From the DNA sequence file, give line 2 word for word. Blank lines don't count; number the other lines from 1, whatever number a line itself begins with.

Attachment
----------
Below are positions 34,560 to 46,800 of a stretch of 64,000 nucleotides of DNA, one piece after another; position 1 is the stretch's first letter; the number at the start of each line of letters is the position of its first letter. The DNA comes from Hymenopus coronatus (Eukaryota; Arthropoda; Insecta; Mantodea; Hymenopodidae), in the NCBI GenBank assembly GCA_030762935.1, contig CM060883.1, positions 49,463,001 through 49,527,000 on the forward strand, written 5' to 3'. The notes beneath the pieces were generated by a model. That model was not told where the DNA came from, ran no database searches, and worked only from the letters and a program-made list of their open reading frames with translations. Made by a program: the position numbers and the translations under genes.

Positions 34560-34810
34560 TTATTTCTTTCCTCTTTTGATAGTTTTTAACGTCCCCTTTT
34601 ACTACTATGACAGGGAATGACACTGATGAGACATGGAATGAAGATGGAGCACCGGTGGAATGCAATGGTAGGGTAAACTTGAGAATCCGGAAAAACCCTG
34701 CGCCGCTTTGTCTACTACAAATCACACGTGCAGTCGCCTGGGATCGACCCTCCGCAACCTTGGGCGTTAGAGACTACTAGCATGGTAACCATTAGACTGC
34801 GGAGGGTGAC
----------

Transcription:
Positions 34560-34810